Safe Space

Be safety smart when using space heaters


Brrr … Did the unusually cold temperatures that kicked off the New Year have you searching for a little more warmth in your life? Portable space heaters are an easy way to turn up the heat. Just be sure to do your homework to find the best type to suit your needs while keeping safety in mind.

The Consumer Product Safety Commission estimates that portable electric heaters are involved in about 1,100 fires per year, resulting in roughly 50 deaths, dozens of injuries, and millions of dollars in property loss. The National Fire Protection Association reports that each year, 32% of home heating fires involve space heaters and account for approximately 80% of home heating fire deaths in the United States.

There are several different types of space heaters, including fan, ceramic, infrared, oil-filled, propane, and panel units. Both fan and ceramic models are similar in that they use a fan to distribute hot air. The difference is that traditional fan-based heaters have a metal coil element that is heated, while their counterparts have ceramic tiles inside that retain heat. Oil-filled heaters give off radiant heat, much like the old radiator home heating systems of yore; however, they are powered by electricity, which heats up the oil within the unit. Panel styles, too, give off radiant heat, but use electrical currents to produce heat instead of oil and typically don’t generate as much heat as other models, making them less effective in warming up an entire room.


Infrared heaters work in a different way in that they don’t actually give off heat. Electromagnetic waves emitted into the air heat up objects in the room, like walls, furniture, carpeting, and of course, people. Propane-driven heaters work like infrared varieties but are powered by liquid propane rather than electricity, and therefore can still be operated in the case of a power outage. It should be noted, however, that with an open flame, these models pose a greater safety risk of fire and explosion, and some models cannot be safely operated indoors.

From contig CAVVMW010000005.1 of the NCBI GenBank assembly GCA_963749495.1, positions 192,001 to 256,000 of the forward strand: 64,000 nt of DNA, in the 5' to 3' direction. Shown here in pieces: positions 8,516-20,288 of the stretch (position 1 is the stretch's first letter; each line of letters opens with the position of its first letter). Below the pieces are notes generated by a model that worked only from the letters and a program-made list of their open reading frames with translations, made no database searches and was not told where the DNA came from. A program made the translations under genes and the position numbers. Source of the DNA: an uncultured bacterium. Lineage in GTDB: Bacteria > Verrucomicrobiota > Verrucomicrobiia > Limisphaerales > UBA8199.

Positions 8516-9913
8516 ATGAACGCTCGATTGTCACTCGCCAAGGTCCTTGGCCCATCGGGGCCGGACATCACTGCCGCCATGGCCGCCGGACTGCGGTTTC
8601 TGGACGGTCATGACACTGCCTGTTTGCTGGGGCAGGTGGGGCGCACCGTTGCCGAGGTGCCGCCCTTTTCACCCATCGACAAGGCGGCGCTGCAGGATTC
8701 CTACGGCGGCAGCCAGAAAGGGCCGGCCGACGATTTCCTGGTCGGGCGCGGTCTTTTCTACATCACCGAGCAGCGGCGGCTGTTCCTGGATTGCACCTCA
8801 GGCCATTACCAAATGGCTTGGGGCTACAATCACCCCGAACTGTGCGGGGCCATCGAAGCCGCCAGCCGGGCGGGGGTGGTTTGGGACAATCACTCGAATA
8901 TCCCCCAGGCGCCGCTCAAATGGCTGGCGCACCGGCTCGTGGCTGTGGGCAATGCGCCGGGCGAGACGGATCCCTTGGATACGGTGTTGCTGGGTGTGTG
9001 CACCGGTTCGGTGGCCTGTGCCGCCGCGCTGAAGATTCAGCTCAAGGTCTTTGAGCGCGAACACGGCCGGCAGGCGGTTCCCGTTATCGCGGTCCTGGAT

There are many options, and all can be both beneficial (or even necessary in these cold months) and dangerous. Cal Fire estimates that half of all home heating fires are reported during the months of December, January, and February. So no matter which style you choose, it’s important to keep safety in mind when operating a portable space heater.


  • Keep all flammable materials from within 3 feet of the heater on all sides. This includes things like clothing, papers, furniture, blankets, curtains, etc.
  • Select a heater that has the seal of a nationally recognized testing laboratory such as UL. This ensures that it won’t ignite if tipped over.
  • Pick a model with an automatic shut-off mechanism should the unit overheat or tip over.
  • Ensure that your home has properly working smoke and carbon monoxide detectors on all floors.
  • Place your unit on a smooth, flat surface.
  • Have a 3-foot “kid-free zone” around open fires and space heaters.


  • Do not leave space heaters running when exiting the room, going to bed, or leaving the house.
  • Do not use an extension cord or power strip to run portable space heaters. This poses a greater risk of fire.
  • Do not run a space heater continuously, 24/7. This increases risk of overheating.
  • Do not plug more than one heater into a single outlet.
  • Do not use a unit that has a damaged plug or frayed cord.


  • Juliana Demarest

    Juliana Demarest is a Jersey girl with ink in her blood. She fell in love with print journalism at a young age in the '80s when her Uncle Tony would take her to "work" at his weekly paper. In 1997, she co-founded a weekly newspaper in North Jersey. One day, she went to photograph a local farmer for a news story. She ended up marrying him and leaving journalism to become a farmer's wife. In 2010, they packed up their two children and headed to Truckee in pursuit of the outdoor life. She didn't realize just how much she missed journalism until she joined Moonshine in 2018 after taking time off to be mom. Connect with Juliana

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